Florence + the Machine
Florence + The Machine has always found the midway point between her classically-trained vocals and accessible dance pop. Her medieval, haunting croon feels familiar as ever on her fifth record, Dance Fever, a worthy yet unsurprising addition to her expansive canon.
Dance Fever succeeds at producing subtle twists on formulaic tracks, namely the cascading synths on “Free”, the snap-driven beat of “Prayer Factory”, the country twang that underlies “Daffodil” and the easy-listening, destined for a film soundtrack ballad, “The Bomb”. Welch flirts with working outside of the box on each of these tracks, but never really pushes herself past her limits.
The inspiration for Dance Fever comes from the notion of “choreomania”, a Renaissance occurrence where near-thousands of people would dance together to the point of exhaustion. The interpretation of this is quite literally projected onto the track named after the phenomena, when Welch sings “I just kept spinning and I danced myself to death”. Ironically, though, the album’s pace is haphazard. There aren’t really any songs here that embody this long-form, exhaustion-inducing dance craze obscurely plucked from a Medieval textbook. Instead, the album leaves space for Welch to echo and call out her unconventional melodies and jaded lyrics. “It’s good to be alive, crying into cereal at midnight” she muses on “Girls Against God” over strumming guitar and the occasional hi-hat tap. Like most tracks in her general repertoire, this one is built on the promise of its gradual incline to symphonic joy. Recent single “My Love” feels like the album’s most danceable and energetic track, relying on an incredibly erratic horn section to highlight the brilliant vocal cacophonies Welch mixes in here. It is, unfortunately, a rare instance amongst an album that feels mostly hesitant to get where it intends to head.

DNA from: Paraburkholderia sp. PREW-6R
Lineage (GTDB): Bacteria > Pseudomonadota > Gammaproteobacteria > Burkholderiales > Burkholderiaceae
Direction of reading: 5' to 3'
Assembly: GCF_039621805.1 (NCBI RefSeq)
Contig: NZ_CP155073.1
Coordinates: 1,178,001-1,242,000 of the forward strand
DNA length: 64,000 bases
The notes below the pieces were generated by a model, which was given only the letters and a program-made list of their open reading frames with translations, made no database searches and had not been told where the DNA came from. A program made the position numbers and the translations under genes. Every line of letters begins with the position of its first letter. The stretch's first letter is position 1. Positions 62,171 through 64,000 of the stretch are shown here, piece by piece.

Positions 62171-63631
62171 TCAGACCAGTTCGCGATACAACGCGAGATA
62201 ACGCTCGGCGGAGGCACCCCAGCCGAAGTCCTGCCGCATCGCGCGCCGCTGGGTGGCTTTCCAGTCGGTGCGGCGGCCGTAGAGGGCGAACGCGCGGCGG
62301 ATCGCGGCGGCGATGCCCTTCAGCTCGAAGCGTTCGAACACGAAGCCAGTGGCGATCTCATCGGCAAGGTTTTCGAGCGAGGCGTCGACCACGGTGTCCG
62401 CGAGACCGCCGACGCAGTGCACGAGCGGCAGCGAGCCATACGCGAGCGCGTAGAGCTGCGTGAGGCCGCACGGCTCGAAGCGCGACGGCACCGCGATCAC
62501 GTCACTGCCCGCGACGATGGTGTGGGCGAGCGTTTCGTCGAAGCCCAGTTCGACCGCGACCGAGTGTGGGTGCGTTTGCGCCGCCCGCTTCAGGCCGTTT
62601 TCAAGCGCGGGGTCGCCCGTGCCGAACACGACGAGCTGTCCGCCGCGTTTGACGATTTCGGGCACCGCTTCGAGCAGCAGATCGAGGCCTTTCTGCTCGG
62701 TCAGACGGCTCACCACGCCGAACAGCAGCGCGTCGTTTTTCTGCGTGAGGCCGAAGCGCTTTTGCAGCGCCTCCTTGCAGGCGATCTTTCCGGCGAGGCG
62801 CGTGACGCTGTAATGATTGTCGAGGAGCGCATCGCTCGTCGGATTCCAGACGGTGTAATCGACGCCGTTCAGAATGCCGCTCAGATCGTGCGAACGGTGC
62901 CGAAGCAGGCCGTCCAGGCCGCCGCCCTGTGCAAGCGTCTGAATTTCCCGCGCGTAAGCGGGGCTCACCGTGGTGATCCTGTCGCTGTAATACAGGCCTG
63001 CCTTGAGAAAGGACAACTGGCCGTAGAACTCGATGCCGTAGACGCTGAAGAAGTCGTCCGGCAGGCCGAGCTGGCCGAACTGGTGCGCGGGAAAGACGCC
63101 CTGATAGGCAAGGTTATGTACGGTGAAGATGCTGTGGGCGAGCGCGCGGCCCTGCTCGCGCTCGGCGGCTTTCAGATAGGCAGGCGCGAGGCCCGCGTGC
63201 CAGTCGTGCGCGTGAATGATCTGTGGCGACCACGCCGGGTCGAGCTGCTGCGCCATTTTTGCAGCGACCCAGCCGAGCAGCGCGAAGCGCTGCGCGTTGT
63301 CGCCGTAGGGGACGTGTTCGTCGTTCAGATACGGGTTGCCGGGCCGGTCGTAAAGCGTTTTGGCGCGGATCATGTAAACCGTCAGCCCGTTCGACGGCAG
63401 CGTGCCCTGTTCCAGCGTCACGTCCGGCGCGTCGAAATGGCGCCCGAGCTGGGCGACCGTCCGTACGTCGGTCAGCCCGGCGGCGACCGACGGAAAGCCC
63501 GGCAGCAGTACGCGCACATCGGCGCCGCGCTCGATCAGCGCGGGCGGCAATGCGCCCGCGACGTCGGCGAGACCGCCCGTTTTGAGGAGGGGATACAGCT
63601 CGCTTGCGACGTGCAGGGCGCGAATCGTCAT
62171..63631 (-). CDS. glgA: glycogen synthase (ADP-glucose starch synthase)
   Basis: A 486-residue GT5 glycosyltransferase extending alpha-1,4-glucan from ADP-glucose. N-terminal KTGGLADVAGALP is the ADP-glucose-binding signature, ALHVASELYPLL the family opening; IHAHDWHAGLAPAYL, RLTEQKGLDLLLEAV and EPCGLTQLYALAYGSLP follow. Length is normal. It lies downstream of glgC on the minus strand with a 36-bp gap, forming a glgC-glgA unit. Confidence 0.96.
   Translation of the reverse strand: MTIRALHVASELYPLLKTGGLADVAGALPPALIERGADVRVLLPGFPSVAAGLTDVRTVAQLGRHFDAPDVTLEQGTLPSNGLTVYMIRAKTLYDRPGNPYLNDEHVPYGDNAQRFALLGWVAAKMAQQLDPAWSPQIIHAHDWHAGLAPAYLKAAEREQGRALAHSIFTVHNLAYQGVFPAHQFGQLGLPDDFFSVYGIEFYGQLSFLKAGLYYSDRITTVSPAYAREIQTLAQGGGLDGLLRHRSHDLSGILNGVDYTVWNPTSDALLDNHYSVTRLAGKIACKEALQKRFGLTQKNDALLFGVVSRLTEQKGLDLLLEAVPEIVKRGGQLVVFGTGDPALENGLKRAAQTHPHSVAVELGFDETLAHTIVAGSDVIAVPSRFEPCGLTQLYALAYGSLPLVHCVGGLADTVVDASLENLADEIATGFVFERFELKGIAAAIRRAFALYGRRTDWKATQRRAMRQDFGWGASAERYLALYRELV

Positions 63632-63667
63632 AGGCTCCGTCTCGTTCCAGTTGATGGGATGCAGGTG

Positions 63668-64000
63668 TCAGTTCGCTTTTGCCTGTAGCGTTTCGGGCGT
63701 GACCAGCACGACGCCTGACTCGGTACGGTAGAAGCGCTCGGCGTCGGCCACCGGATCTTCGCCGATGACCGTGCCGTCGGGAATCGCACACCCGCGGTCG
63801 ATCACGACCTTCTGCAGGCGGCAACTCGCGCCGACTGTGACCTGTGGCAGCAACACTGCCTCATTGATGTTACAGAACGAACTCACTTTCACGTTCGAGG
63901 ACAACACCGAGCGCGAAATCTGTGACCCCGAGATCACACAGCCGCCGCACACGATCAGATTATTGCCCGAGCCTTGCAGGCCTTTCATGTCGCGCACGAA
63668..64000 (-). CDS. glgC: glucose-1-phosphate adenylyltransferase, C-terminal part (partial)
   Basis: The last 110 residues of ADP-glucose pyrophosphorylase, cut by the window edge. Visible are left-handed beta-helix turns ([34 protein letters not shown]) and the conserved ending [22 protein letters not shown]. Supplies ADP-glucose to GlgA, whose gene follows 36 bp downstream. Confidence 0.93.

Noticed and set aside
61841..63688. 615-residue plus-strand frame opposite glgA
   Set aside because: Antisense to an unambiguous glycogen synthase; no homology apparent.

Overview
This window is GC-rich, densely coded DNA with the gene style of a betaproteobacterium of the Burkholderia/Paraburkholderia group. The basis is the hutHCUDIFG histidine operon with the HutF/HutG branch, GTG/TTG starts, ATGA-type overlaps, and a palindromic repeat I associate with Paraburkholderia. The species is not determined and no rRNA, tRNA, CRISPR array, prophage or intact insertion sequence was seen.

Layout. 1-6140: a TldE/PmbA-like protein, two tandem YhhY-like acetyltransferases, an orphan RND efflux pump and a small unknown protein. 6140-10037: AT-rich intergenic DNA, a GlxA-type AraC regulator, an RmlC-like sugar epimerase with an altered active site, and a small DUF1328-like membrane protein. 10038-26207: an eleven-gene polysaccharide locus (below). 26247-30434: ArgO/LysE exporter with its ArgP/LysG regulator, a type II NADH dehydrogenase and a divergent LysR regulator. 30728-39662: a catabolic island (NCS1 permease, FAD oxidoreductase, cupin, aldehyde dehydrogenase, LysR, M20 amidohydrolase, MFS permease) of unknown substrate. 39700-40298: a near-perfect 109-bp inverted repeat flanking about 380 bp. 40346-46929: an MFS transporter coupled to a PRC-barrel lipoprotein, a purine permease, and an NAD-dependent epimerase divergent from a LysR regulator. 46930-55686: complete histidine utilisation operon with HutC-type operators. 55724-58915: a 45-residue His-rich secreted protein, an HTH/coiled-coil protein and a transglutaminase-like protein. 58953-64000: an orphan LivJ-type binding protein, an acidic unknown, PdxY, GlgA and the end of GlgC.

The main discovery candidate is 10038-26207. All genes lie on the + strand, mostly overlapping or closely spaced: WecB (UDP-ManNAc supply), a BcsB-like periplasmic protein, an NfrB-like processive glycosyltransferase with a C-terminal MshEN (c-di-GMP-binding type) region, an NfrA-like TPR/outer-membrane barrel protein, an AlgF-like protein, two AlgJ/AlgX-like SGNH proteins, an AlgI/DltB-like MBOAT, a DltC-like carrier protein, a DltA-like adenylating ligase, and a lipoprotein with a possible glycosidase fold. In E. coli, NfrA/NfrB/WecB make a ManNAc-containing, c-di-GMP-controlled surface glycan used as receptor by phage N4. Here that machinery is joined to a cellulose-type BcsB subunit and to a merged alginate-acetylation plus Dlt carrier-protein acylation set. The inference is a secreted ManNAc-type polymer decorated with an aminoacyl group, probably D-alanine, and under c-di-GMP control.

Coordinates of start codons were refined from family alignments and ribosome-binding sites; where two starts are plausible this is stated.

In the end, Dance Fever feels unmistakably like a Florence Welch record, but after five outings with significant space between releases, it does feel odd that all of Florence + The Machine’s music blurs from record to record. There is no denying that Welch’s voice and songwriting instincts are captivating at base level but there is nothing distinct here that begs for multiple listens. Those that are familiar with her past body of work will likely feel the exact same way about Dance Fever as they have with any other Florence + The Machine album prior – lots to adore but very little to remember.
SPILL ALBUM REVIEW: FLORENCE + THE MACHINE – DANCE FEVER